Stroud: Every Syrian refugee welcomed is a terrorism recruitment rejected

Exploring the Spartan Pit

Exactly three weeks ago, coordinated terrorist attacks carried out by the Islamic State of Iraq and the Levant (ISIL) shocked the globe. These dramatic events grabbed the world’s attention, and in doing so have brought a critical situation to the forefront of international discussion.

As I watched the events unfold on various news and social media sites, I could not help but wonder if a similar catastrophe were to strike Cleveland, would I be safe? Would I still attend Case Western Reserve University? It wasn’t an unreasonable fear, but after giving it some thought, I figured it was pointless to dwell on the unknown.

I could, however, dwell on the various issues that ongoing terrorist activities have created, such as the growing number of refugees fleeing Syria. The Syrian refugee crisis has become a considerable point of controversy among politicians and United States citizens alike. From a regional perspective, accepting refugees has been blatantly opposed by Ohio’s governor, state legislature and even Cleveland city council. However if the proposal to accept Syrian refugees into the U.S. proceeds as initially planned, the reality is many of them could utilize refugee services offered in the Cleveland area. This means refugees could resettle as close as Cleveland Heights, and perhaps even attend CWRU in the not too distant future.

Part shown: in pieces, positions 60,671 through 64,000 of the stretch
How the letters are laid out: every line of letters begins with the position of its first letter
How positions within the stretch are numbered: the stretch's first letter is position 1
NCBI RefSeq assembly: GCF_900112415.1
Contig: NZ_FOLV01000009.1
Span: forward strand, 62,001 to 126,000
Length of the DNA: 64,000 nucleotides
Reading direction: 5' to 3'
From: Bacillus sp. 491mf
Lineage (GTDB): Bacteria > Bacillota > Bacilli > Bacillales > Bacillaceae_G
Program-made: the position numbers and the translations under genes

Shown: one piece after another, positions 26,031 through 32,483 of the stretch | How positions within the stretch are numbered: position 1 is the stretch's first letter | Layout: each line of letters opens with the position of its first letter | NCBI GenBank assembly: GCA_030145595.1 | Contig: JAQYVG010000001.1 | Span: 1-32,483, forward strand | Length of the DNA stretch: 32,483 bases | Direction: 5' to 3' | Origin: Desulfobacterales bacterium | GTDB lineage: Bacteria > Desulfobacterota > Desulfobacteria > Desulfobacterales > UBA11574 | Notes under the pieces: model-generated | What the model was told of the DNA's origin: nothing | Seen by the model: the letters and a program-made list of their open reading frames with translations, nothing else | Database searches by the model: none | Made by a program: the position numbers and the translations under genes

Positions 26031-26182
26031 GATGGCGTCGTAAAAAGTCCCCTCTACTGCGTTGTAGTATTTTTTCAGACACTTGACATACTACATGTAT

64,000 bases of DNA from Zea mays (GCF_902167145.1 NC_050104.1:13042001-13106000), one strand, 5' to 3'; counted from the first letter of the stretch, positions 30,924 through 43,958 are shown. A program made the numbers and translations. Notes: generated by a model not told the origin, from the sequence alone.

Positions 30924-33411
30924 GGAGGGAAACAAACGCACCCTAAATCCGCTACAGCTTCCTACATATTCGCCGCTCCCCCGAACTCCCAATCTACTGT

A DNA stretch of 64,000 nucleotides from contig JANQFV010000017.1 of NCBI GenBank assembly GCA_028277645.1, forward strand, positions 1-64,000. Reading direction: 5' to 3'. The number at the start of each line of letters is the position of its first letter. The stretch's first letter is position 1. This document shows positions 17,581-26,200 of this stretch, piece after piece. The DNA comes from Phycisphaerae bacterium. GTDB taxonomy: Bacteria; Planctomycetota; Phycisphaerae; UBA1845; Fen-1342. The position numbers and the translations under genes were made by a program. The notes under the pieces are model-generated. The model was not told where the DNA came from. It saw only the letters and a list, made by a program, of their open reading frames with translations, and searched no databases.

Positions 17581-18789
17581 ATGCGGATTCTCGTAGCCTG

With the current political climate in Ohio as well as many other states indicating a staunch opposition to accepting Syrian refugees, the prospect of relocating to the United States is beginning to look quite bleak for those fleeing the turmoil in their homeland. Much of this resistance to refugee assistance is centered on a strong pre-existing paranoia conflating the whole of Islam and acts of terrorism. As such, the attacks on Paris by ISIL seem to have reinvigorated this ever present fear, which has been translated into an approach of shunning by the Ohio government and is continuing to gain traction among the populace.

While recent events would certainly justify a reevaluation of security concerns, the rush to the extreme of obstructing any sort of asylum is a brazen move that is bound to backfire. By displaying strong anti-refugee sentiments through media rhetoric and political action, overt animosity toward refugees can be exploited by ISIL recruiters as reasoning for turning to a life of terrorism. With nowhere else to turn to, the abstract promises made by recruiters provide more hope for a favorable future than the decreasing chance of being granted asylum in the United States. In this regard, Ohio officials along with others who wish to stymie the acceptance of Syrian refugees fan the flames of terrorism instead of putting them out.

Instead of acting under the assumption that every refugee granted asylum is a terrorist, there should be consideration for how each refugee accepted is an ISIL recruitment attempt thwarted. By working within the prevalent paranoia of terrorism from a positive perspective, there is a stronger capacity for mediating xenophobic tensions. If the time does come that Syrian refugees make Cleveland their new home and CWRU their choice for post-secondary education, it is my hope that they can be met with acceptance.
Austin Stroud is a first-year student.